“This is the time when everyone, including investors and CDEs, should be supporting this credit,” said Tinsley. “Now is the time to demonstrate demand for and impacts generated from new markets tax credits. If this program goes away, I do not see anything meaningful taking its place. It’s really important for filling funding gaps that make investments in low-income communities possible.”

Despite the looming uncertainty, CDEs look forward to embracing the challenges and getting to play their part in rebuilding businesses and the economy.

A New Focus

“We have great investors and CDEs and an effective program,” said Klaassen. “I have strong confidence that our industry will be part of the solution. We’ve been revisiting pipeline projects and checking in with investors. We will want to confirm investor support for projects earlier in the process. We won’t be taking anything for granted.”

How will those projects that receive 2019 tax credits look? What will be the focus for NMTC projects in future rounds? One benefit of the pandemic is that it has highlighted the so-called “essential” businesses that need investment.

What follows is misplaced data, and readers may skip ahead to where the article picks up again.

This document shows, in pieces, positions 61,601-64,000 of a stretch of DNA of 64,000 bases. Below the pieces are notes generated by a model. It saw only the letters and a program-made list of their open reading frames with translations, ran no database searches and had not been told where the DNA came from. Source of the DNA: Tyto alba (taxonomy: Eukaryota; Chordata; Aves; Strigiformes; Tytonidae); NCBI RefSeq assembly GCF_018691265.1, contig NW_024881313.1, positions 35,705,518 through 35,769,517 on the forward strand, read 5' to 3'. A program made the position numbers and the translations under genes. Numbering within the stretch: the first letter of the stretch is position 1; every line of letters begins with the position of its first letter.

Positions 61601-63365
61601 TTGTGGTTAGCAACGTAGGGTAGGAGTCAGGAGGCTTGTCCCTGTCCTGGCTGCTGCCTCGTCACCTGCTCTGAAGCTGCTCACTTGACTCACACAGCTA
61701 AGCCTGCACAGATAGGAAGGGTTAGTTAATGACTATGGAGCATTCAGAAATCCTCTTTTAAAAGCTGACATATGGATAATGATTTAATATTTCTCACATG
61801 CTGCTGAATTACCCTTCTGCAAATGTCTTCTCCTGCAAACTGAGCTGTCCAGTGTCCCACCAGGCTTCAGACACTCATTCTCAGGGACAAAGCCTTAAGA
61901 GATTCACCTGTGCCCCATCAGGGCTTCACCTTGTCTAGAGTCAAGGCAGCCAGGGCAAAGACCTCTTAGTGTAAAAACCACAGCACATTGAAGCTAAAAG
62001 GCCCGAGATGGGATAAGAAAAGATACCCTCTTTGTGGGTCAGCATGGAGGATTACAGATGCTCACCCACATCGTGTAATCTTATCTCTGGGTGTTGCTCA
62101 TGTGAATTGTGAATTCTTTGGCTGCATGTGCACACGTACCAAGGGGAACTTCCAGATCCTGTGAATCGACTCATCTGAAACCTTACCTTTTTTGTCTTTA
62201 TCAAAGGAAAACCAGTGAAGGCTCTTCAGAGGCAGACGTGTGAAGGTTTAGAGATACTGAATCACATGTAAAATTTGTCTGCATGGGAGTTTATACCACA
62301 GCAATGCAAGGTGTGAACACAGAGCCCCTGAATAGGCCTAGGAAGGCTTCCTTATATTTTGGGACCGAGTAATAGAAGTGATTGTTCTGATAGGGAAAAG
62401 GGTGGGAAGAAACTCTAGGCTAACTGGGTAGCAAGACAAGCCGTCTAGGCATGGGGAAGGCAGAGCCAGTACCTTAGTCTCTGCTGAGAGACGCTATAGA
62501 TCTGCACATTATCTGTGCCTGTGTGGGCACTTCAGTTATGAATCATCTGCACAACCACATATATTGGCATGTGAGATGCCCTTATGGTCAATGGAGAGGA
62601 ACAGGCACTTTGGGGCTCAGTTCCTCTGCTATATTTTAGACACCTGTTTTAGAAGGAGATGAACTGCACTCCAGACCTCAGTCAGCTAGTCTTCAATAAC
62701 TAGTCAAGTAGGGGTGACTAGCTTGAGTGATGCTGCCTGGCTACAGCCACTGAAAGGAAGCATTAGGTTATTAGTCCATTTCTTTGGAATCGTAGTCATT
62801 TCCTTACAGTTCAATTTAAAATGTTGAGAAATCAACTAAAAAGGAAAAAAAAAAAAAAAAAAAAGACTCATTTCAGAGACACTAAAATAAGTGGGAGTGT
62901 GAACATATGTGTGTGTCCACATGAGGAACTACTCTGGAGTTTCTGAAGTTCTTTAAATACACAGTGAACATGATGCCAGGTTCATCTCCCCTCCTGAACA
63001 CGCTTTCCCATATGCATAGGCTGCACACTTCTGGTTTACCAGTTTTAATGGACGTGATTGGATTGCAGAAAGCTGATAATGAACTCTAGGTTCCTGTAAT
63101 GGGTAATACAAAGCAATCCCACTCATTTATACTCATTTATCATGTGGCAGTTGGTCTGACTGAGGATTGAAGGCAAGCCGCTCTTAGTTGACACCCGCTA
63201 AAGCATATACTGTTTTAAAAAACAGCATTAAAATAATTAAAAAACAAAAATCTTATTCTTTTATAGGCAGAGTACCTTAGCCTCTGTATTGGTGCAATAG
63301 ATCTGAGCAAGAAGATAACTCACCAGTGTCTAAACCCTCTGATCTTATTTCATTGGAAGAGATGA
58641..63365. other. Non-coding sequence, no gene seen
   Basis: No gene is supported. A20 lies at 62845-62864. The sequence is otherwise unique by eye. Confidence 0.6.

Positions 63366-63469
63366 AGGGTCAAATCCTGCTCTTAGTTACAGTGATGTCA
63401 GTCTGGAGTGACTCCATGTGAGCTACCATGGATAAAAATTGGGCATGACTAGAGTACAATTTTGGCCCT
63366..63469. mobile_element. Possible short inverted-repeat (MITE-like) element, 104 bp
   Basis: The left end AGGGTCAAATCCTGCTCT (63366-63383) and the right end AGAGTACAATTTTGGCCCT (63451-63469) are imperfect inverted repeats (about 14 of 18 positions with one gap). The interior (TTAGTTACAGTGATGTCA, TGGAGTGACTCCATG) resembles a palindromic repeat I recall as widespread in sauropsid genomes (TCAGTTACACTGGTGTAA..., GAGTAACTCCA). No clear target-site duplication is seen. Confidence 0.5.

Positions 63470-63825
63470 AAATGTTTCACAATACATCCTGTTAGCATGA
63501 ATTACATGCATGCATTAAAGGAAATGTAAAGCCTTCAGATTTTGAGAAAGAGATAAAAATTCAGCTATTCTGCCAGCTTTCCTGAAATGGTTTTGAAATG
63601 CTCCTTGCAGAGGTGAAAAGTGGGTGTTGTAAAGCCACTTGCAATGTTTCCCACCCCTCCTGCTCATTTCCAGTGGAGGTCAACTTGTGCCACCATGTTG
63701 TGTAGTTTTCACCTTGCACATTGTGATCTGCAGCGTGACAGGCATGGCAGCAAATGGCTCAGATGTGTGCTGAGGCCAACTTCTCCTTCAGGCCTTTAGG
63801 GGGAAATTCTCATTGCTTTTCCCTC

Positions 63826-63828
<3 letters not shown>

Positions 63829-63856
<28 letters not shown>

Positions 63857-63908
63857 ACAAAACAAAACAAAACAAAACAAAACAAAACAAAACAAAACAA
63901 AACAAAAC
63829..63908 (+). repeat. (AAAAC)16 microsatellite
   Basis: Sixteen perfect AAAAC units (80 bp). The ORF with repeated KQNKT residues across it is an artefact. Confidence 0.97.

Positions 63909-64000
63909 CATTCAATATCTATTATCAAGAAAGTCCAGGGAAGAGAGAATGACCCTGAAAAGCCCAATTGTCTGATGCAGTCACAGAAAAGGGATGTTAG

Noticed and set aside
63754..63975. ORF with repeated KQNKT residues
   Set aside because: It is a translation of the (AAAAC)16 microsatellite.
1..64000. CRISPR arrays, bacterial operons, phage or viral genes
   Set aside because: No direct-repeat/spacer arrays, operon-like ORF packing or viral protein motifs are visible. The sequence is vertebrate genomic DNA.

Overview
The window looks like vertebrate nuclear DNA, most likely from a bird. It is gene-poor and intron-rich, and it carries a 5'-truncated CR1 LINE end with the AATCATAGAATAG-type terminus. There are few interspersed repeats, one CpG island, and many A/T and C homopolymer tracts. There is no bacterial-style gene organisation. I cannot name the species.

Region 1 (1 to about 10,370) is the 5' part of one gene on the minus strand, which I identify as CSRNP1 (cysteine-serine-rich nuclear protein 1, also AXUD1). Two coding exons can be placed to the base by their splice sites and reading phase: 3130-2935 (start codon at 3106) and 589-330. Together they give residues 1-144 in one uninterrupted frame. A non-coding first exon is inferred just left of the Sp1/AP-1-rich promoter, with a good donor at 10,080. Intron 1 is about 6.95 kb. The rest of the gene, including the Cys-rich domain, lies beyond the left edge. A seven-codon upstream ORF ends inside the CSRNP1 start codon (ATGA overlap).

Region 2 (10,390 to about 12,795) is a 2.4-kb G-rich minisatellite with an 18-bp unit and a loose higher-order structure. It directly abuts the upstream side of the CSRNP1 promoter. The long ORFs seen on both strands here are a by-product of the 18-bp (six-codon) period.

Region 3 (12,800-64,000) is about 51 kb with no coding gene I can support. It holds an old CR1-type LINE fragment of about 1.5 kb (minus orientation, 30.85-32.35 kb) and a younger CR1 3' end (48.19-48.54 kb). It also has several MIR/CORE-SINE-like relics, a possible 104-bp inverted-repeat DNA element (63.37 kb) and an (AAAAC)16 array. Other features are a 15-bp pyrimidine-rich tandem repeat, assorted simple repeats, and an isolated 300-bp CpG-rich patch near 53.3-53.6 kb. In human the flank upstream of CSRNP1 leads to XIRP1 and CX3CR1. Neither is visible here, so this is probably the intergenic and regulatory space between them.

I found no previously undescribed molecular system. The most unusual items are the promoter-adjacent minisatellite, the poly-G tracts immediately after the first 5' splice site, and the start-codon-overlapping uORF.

“I think there is certainly a high degree of visibility for certain projects right now,” said Tinsley. “For example, the food supply chain is getting a lot of visibility. People are realizing that we need food to be accessible, healthy and clean. Food banks are serving the swelling needs from so many Americans currently out of work, plus health care centers where people can seek COVID testing and access life-saving care are receiving a lot of attention as we are all becoming more aware of the struggle to meet these most basic needs.”

“From a rural perspective, I’ve been inspired by the response of food banks,” said Klaassen. “The pandemic is highlighting the need for food distribution infrastructure. Additionally, people working from home are realizing the importance of reliable internet access. Supporting workforce development initiatives remains essential to job accessibility, but I also see the growing importance of food security and broadband infrastructure for rural communities.”

Even though almost all business and industries are suffering, Tinsley agrees that the pandemic has illuminated certain infrastructure and support industries that need more investment.

“There are industries that are more solvent right now because they are deemed essential,” said Tinsley. “But even they are still greatly impacted by the pandemic. We’ve been looking at how we can provide more manufacturing in the U.S., so we’ve financed several facilities that are maker’s spaces and small-batch production. I think the marketplace is now filled with projects that you can see the inherent value of in light of the pandemic and the road that lies ahead.”

Then and Now